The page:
History Of The Pound Sterling
The Pound Sterling (UK Pound) has a long and interesting history. The pound was originally a unit of currency used by the Anglo-Saxons as early as the sixth century, and it is the oldest currency still in use. Originally, the pound was equivalent to one pound, in weight, of silver or to 240 silver pennies. The sterling was not added until much later.
The pound went through several incarnations over the following centuries. The coins were initially made from the purest silver available. King Henry II changed this in 1158 by decreeing that pennies would now be 92.5% silver. This standard quickly became known as sterling silver and was in use until the 20th century. The pound soon became the pound sterling.
In 1694 the Bank of England was formed and it quickly adopted the Pound Sterling as its official currency. This date is widely recognized as the establishment of the modern British currency system.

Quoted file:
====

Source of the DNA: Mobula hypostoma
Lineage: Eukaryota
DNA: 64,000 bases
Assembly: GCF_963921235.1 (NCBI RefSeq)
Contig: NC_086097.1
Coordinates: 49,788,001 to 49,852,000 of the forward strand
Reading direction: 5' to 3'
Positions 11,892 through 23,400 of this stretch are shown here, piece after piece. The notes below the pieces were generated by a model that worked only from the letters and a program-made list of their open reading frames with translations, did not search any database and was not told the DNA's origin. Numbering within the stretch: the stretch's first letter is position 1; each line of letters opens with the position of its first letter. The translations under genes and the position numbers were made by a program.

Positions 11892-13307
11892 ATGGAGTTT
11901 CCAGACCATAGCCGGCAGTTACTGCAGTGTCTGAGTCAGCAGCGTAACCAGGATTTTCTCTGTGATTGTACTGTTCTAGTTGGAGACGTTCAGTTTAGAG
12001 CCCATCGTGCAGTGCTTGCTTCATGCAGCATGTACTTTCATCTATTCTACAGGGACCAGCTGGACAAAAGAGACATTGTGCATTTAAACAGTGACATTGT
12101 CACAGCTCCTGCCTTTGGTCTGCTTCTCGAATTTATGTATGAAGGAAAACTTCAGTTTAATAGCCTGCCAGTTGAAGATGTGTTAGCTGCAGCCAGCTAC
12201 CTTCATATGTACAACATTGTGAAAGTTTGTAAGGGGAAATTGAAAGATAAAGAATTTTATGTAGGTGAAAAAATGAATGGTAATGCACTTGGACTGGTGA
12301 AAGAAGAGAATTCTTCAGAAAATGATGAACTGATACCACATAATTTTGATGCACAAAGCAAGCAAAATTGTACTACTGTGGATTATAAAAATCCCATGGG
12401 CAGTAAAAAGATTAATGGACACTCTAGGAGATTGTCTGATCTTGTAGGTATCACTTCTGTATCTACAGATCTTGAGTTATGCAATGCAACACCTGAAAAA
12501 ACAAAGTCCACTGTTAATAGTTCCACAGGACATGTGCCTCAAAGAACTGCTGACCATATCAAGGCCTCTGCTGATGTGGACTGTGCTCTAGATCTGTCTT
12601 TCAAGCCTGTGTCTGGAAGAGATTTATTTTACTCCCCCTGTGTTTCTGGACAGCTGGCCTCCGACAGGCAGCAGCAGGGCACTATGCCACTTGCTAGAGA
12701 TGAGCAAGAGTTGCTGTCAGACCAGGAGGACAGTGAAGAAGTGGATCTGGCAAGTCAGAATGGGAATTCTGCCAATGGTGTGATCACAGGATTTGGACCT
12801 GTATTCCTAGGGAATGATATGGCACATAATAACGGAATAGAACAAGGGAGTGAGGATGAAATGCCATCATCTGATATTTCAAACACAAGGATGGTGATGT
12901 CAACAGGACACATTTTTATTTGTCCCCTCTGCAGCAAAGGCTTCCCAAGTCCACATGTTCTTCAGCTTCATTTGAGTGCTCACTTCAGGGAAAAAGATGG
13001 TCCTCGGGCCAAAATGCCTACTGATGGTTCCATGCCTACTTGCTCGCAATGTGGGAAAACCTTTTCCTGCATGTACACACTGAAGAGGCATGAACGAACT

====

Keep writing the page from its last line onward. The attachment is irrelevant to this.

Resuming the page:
The United Kingdom stayed on the gold standard for much of the eighteenth and nineteenth centuries. The gold standard was officially adopted in 1816 and silver coins were reduced to token issues. This reduced the value of the silver standard to 66 shillings, which meant the coins were no longer worth as much as the precious metals inside them. By the next year the gold sovereign, worth 20 shillings, had been introduced and was in wide circulation.
When World War I broke out in 1914 the gold standard was suspended. The economy of the U.K. was destabilised during the war and an attempt was made to reinstitute the gold standard in 1925. This attempt did not fare well, and the government abandoned the gold standard completely in September of 1931. The sterling was devalued by 25% on the day the gold standard was officially dropped.
The pound is denominated by the £ symbol. Before decimalization the pound was divided into pence and shillings, with one shilling being worth 12 pence and the pound being worth 20 shillings, or 240 pence.
The pre-decimal £.s.d system was changed to the decimal, or £.p, system on February 15, 1971, but decimalised coins were circulating as early as 1968. The pound is now divided into 100 pence. Coins are issued in penny (1p), two pence, five pence, 10 pence, 20 pence and 50 pence denominations. Special issues are usually done in either 25p or £5 denominations. Paper money is used for larger denominations.